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Behav Brain Res. 2012 Jul 1;232(2):395-9. doi: 10.1016/j.bbr.2012.03.031. Epub 2012 Mar 28.

Rats learn to freeze to 22-kHz ultrasonic vocalizations through autoconditioning.

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Department of Psychology, Yale University, New Haven, CT, USA.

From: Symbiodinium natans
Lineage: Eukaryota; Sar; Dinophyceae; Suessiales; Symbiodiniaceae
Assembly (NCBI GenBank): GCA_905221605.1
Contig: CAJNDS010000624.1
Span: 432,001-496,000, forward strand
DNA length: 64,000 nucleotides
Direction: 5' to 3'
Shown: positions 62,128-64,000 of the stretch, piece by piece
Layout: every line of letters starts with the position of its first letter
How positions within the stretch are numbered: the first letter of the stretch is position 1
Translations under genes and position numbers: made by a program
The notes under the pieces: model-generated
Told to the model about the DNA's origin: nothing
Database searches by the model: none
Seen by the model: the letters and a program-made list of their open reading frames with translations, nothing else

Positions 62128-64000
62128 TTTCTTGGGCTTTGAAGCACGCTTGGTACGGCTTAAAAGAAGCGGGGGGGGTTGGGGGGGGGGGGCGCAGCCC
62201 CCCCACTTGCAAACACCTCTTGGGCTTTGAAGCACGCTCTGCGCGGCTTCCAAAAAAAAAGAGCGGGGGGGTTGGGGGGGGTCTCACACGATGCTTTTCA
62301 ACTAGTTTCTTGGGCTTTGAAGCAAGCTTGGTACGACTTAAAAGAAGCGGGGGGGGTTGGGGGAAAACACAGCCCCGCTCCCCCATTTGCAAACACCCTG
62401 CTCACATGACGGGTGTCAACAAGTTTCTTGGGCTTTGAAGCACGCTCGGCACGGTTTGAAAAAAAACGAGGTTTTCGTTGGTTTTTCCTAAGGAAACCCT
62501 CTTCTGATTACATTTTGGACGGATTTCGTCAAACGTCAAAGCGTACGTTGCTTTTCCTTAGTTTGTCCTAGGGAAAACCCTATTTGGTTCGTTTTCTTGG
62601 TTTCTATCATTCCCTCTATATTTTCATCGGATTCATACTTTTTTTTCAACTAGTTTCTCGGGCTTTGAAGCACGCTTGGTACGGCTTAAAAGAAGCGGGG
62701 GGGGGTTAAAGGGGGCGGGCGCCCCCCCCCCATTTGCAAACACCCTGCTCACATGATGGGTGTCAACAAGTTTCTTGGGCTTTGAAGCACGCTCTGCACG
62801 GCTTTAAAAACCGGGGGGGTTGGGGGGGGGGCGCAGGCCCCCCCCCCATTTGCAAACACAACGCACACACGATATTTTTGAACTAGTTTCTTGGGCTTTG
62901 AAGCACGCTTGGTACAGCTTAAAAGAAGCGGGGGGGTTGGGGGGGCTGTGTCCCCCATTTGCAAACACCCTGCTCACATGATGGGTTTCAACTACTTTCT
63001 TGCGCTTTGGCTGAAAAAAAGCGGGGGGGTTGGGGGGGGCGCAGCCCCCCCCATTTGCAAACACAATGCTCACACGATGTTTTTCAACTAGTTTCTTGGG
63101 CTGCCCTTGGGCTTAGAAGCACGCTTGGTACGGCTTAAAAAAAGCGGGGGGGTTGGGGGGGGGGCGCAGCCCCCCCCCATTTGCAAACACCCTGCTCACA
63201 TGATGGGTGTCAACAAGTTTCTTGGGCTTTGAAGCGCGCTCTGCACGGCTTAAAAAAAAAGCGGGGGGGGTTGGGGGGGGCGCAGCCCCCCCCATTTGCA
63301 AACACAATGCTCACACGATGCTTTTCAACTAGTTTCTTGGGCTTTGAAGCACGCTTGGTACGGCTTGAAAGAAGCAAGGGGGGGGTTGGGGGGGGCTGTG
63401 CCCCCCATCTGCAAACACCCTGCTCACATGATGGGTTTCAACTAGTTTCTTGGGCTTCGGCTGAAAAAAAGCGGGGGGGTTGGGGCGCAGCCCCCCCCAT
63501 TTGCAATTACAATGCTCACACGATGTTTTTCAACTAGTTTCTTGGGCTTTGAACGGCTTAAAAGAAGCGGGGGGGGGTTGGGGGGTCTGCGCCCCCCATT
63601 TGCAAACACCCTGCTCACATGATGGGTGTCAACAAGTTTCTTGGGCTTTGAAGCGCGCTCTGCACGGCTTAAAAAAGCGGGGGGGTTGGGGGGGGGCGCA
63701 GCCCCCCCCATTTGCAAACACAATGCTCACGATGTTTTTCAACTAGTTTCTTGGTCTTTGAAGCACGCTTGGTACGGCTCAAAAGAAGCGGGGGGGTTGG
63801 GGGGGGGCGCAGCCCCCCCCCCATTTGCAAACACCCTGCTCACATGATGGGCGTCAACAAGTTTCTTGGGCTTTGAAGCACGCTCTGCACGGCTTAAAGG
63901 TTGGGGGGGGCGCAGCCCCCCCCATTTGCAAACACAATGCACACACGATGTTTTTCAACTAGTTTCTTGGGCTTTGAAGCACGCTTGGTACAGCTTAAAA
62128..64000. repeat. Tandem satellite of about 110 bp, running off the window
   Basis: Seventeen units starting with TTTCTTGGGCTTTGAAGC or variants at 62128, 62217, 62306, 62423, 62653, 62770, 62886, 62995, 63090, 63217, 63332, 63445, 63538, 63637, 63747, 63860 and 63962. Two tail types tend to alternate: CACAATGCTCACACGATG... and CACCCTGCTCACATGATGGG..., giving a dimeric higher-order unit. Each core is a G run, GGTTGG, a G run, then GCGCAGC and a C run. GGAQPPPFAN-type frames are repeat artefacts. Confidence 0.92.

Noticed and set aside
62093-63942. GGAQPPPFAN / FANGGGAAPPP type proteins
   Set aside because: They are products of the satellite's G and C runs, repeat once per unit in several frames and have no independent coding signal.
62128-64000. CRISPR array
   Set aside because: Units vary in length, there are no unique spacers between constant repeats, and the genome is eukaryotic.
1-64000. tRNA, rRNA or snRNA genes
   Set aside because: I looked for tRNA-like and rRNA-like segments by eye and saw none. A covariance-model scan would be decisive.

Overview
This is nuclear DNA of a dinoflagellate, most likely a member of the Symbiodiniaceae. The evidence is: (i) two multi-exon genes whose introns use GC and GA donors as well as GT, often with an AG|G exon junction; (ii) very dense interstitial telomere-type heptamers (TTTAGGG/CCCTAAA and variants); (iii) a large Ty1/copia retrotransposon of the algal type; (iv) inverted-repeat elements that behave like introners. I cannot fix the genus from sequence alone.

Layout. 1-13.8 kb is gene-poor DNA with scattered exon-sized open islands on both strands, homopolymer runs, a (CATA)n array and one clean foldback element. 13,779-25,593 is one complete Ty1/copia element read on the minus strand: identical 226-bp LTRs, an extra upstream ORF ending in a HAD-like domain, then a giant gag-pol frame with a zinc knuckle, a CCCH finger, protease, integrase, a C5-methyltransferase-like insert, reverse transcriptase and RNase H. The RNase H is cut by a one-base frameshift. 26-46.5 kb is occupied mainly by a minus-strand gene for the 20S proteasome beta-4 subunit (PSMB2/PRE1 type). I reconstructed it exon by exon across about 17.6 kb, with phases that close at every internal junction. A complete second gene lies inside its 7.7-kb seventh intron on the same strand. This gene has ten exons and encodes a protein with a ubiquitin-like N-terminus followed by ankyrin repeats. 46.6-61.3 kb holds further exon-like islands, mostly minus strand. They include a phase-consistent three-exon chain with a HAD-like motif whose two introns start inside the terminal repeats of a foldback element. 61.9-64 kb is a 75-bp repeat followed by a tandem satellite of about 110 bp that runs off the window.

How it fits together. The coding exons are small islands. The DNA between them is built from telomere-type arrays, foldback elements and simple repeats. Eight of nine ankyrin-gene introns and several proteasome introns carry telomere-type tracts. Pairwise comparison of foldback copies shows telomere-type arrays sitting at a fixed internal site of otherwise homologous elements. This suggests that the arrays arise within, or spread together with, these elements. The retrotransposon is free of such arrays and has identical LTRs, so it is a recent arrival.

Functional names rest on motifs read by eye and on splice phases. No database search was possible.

Rats emit ultrasonic vocalizations (USVs) at ∼22kHz and ∼50kHz, respectively, during negative and positive affective states. Among rats raised in a naturalistic social context, 22-kHz USVs serve as "alarm cries" that can elicit freezing behavior. By contrast, several studies show that naïve laboratory rats do not freeze in response to alarm cries. An obvious and consistent interpretation of these facts is that USV-elicited freezing depends on a type of social learning that ordinarily does not occur in the laboratory. However, the present study explored an alternative and explicitly non-social learning mechanism. Animals in the experimental group received multiple footshocks that elicited 22-kHz USVs. Animals in the control group were exposed to the same chamber but did not receive footshocks and, therefore, did not vocalize. When subsequently tested in a novel context, experimental animals froze in response to a novel 22-kHz USV but were unresponsive to a novel 50-kHz USV. Vocalizing during the aversive experience was predictive of subsequent freezing to the 22-kHz USV. As expected from previous studies, control animals failed to freeze to either USV. We propose that the experimental animals learned to associate their own 22-kHz USVs with an internal fear state and selectively generalized this "autoconditioning" to a novel 22-kHz USV. This non-social form of learning seems sufficiently rapid, reliable, and stimulus-specific to be ethologically adaptive.

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